You may tell jokes, Mr. Jerry Seinfeld, but you are no Comedian.
At the heart of ‘The Gymnast’ is a rather complex articulation on the ambiguity of images and coded meanings. Whether they are embedded in our society in the form of pure image as pictorial symbol (the sight of Hitler via his dress and mustache, but without any historical meaning) or as an evolving signifier of (often unmet or unnecessary to even attempt to meet) expectations, the episode constructs several divergent plot lines nonetheless working conceptually as one seamless whole. This ‘whole’ becomes the form of a series of punchlines at the episodes many closes, each one articulating essentially the same thing; that what we see, receive or expect, is the exact opposite of what we’ve been told is reality (both from inside and outside the cultural megaphone [i.e. the television set or a close friend]); the placid Mr. Pitt channels Hitler in business mergers (highly charged image removed from its murderous, xenophobic reality), sexual urban legend is balderdash (or at least leaves one perpetually unfulfilled), a seen reality isn’t the constructed one (the difference between the plot of a filmed novel and the same written one), and someone who contemplates deeply is bound to have life be a series of egg-on-your-face misadventures.
It’s this last point, on deep concentration, that forms the over-arching device to which we can get in and around all the stories intervening plots and chief concept. Kramer goes to Mr. Pitt’s office to pick up a print he’s included in Elaine’s bundle, which we learn after he’s ripped the craft paper wrapping off, is a framed 3d autostereogram picture. It will take everyone succumbing before this image in studied, precise viewing for the true image to reveal itself; some will remain transfixed and confused (Mr. Pitt), some will see it quickly (Kramer) while some will see it only when completely losing their sense of time and place (and humorously, dress) as George does near the episodes’ close. The idea of an austereogram—a great timepiece of the mid 1990’s when they were briefly all the rage—is that in-between your eyesight’s peripheral range there could be a computer generated composition that could overlap the areas in focus and unfocus to which a composite real image could form from the previously seen incoherent scribble of pixelated line and color. Amongst all this symbolism of seeing past the indecipherable is a real life situation replicating this idea that what is at the surface of an easy rocket ship picture is really a complex computer generated mishmash of colors and swirls (or perhaps more abstractly, it’s arguing this point vice-versa: what is difficult and unseen is in fact easy and clear). In this plot line, Jerry contemplates even continuing a relationship with Katya after he realizes this relationship has no communication potential (he condescendingly equates all of Romanian culture to a few glib characterizations) but after Kramer brings in a videotape highlighting her gymnastic skills from the previous decade’s 1984 Summer Olympics (hence the episode’s title) the boys begin theorizing that Jerry has to make it—at least—to the couples first sexual escapade because sex with a gymnast is potentially “the threshold to the magical world of sensual delights that most men dare not dream of!” complete with feats that will “melt your face” (both quotes, Kramer). Jerry, amidst all this outlandish hyperbole, soldiers on only to have his dreams of earth-shattering sex met with the tepid realization of normalcy. Elaine, in the first of the episodes two key gender backlash moments (for the second, see below), perfectly lampoons Jerry’s (and therefore all the boys) absurd sexual theories when she asks Jerry what he really expected to happen in the bedroom (he says perhaps he could have been used as a gymnastic “apparatus” to which Elaine just howls with laughter). Jerry has been sold the computer swirls, to keep with the austereogram analogy in the episode, from his friends and his culture, and he thought that with (minimal) effort he could have the rocket ship literally come true. That beneath the abstruse exploitation was some sort of wish fulfillment, and that the idea was to just see the rocket ship, no matter what it took or what it meant. He, in his eyes, was the only one necessary to have clarity given to him, and that being in a possible austereogram himself was never a potentiality.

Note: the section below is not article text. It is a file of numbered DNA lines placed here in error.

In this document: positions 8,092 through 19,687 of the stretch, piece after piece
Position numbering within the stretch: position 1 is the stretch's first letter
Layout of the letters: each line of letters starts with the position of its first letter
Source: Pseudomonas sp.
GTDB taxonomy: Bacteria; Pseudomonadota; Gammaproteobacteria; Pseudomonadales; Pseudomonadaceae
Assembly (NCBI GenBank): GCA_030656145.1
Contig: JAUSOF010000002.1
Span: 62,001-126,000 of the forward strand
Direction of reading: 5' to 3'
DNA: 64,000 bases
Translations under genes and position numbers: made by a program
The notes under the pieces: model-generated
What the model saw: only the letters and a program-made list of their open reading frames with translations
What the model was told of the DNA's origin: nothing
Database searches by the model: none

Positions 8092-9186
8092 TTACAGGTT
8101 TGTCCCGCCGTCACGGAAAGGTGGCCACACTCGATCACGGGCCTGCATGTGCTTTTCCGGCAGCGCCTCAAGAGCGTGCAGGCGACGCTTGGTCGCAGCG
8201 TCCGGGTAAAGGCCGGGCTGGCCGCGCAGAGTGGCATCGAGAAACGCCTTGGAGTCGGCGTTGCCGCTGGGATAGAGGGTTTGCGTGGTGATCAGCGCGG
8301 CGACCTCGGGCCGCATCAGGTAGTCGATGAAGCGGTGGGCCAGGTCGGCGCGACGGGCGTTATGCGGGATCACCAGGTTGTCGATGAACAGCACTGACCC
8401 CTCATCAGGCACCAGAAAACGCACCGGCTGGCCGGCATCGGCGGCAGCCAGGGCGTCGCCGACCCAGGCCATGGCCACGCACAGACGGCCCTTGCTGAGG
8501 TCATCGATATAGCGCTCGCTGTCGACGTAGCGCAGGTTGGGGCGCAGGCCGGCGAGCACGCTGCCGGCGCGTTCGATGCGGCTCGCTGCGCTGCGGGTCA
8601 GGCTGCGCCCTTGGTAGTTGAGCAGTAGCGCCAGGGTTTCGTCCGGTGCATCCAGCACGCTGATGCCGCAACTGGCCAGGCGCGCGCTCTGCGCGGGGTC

The final, and most biting punchline comes when Katya turns the tables with scalding exactness on Jerry’s gender dominant objectification. It would seem that the actual lesson here is that under every swirl of computer generated imagery of our abstract world is a rocket ship to which we define and articulate; one man’s (or cultures) stereotype is another woman’s fact and vice versa. Jerry has never been burned like this, since his objectification (and since he’s acting partially on Kramer and George’s wish fulfillment, we can extrapolate it out further) has never been so turned on its head and shown back to him with such naked honesty that you can’t help but be mesmerized with Katya. Elaine is usually the symbolic destructor of societal norms in the show (and she too has a go—literally—at the episodes conceptual centerpiece when he rips the framed art from Mr. Pitts hands and destroys it over her knee) but here it’s an altogether different female that decides a few already decided upon walls need a bit of shaking up and Seinfeld even gives her an Eastern European accent to further the connection. What’s even more powerful is how the difference is framed in such a feminist way: Jerry has been duped by urban legend, it’s his fault his tastes are subject to such juvenile prodding (we can extrapolate that Katya was perfectly fine in bed), while Katya’s point to Jerry is him not meeting how he defines himself, and what that definition then means. It’s an argument the subdominant person has to make to their overlord (in this case the man vs. female dynamic) to remind them (I mean both sides here) that there is no inherent reason they sit in that exalted position. Seldom has gender hierarchy destruction been this damn fun, and it’s wonderful that Katya’s friend Misha is implicated in it too; it offers a multi-gender understanding to her belief (that comedians should be supreme lovers) and skirts that possibility that she’s just being petty (Jerry’s beliefs are locker room gossip from young boys, hers are engrained sexual lore). Here is also geopolitical power structure subversion as they are from the Eastern bloc, and timely too as the Cold War’s phase out is a mere echo away. America might have won, and men too, but here is a wonderful reminder that anytime the bedrock is shook the whole house of cards might just topple.